Then the big ouch! We were driving up a steep hill at Kelowna, BC when the “check engine” light came on and we lost most power. We had to put our hazard lights on and limped all the way into Penticton. There John referred us to Midtown RV, who diagnosed our problem as a blown exhaust manifold gasket, and sent us over to Cullen Diesel for repairs.

Our GPS captures the terrain through which we drove – very dramatic, but hard on a vehicle.

In 2015 we had both left & right exhaust manifold gaskets replaced in San Antonio, Texas (for a couple of thousand bucks U.S.) and the right one was replaced again last year at a shop in Winnipeg (for about $1,500.). Unfortunately, according to Cullen’s friendly and capable Branch Manager, Harry Hohmann, the Winnipeg shop had bored out a bolt improperly, and the new bolt they had installed was not a tight enough fit.  Cullen’s had to rebore the hole, add a large plug, and then bore the plug to securely attach the bolt. (At least that’s what I think they did. Harry explained it all to me, but I don’t speak mechanic. lol) With the addition of new front brakes, our bill came to just over $3,000., but we were rollin’ on.

The remaining drive down the Okanagan Valley was most pleasant. We passed dozens of wineries, but the driveways and parking areas were too small for us. Too bad!
Driving down Osoyoos Main Street. We thought we might spend a night here, but it was too early in the day to stop.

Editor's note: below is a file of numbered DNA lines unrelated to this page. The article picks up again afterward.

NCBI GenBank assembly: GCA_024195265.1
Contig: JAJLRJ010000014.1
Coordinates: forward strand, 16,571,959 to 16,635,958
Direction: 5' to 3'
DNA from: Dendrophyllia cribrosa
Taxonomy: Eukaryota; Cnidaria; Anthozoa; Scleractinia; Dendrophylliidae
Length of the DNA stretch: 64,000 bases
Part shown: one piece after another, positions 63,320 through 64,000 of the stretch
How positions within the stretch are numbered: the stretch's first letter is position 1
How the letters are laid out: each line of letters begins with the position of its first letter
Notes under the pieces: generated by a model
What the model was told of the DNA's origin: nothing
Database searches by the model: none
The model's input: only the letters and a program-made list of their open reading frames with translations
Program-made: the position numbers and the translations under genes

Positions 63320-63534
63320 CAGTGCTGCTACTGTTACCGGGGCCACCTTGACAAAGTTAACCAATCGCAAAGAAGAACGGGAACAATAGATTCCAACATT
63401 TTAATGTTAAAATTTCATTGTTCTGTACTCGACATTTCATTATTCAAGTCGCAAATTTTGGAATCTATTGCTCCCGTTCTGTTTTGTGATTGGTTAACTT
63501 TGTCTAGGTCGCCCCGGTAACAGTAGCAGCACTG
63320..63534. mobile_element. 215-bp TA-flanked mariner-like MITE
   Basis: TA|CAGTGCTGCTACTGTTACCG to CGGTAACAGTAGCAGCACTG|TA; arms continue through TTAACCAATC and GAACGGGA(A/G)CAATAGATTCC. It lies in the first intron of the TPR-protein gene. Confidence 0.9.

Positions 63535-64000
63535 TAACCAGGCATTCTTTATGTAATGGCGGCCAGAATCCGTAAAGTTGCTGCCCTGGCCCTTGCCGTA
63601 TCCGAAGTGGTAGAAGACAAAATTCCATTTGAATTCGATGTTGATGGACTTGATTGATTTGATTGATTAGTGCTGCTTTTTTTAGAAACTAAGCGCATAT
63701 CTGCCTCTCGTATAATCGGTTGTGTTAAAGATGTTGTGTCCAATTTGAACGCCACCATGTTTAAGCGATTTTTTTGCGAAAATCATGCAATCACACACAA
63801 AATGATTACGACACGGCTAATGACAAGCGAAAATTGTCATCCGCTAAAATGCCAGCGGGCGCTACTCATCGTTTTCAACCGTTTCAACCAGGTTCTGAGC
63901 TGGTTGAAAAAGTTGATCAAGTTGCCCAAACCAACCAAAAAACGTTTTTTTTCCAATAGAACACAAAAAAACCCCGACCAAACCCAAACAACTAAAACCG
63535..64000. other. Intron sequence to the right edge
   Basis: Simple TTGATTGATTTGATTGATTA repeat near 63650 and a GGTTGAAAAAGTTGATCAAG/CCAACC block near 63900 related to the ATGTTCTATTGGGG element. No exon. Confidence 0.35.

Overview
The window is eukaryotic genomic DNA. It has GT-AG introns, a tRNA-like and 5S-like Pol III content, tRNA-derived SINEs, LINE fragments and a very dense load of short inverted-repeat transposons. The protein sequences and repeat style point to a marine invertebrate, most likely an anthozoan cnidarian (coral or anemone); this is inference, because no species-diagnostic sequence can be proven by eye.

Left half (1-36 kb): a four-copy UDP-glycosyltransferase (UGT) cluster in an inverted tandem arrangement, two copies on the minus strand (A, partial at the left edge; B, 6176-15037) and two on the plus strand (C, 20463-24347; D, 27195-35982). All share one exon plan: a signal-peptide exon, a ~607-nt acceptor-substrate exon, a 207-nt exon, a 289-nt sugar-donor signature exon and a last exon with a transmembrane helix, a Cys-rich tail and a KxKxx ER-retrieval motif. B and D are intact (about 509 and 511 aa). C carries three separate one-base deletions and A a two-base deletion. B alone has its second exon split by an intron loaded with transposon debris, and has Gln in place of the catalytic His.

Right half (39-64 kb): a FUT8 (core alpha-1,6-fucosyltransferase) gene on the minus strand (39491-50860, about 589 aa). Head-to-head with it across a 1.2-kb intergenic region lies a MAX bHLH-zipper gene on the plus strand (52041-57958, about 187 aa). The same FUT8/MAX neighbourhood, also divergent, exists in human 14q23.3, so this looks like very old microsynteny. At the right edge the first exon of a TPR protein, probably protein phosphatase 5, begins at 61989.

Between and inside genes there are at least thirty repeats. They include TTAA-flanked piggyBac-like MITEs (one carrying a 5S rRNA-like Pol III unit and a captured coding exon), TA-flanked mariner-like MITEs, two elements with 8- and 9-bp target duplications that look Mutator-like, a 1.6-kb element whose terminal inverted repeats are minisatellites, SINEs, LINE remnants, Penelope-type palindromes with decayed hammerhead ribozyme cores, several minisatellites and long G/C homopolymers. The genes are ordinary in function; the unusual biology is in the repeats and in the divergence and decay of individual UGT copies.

The Crowsnest Highway, through Princeton, was jaw-droopingly scenic, but we found all the provincial parks along the route were closed. Betty’s arrow points to our road ahead.
We finally stopped for the night at a Flying J Truck Stop in Hope, BC, where we ran into a neighbour from Town & Country. Gordie’s tractor trailer was parked right behind us when he recognized our Smart & CruiseMaster. Small world! BTW, we parked before the fog rolled in.
Just outside Vancouver, in nearby Maple Ridge, we spent a couple of enjoyable days in an unserviced site at Golden Ears Provincial Park’s Gold Creek Campground.
This old stump was almost as wide as our motorhome!
The forest floor in the Gold Creek campground was covered in vibrant green moss.
There was a light rain during the day, but thanks to our granddaughter Isabella’s fire starters, we were still able to enjoy a roaring evening blaze.

Betty & I had planned on taking a series of ferries and driving up the Sunshine Coast to Powell River, then taking a ferry across to Comox for a tour of Vancouver Island before settling into our winter campsite in Nanaimo

So we weren’t crying on the road again until we entered Vancouver. Going up another steep grade we lost power, the “check engine” light came on, and we limped along at 30 km/hr to a nearby campsite in West Vancouver.

We were happy to be able to limp into the Capilano RV Park in West Vancouver, even though the sites are some of the smallest ever! You had to turn sideways to walk past our picnic table, which was partly under our neighbour’s slide out. The other side was just the same! Of course it is at the foot of Lions Gate Bridge, with world famous Stanley Park on the other side, so it’s easy to see why the RV park is so full & popular.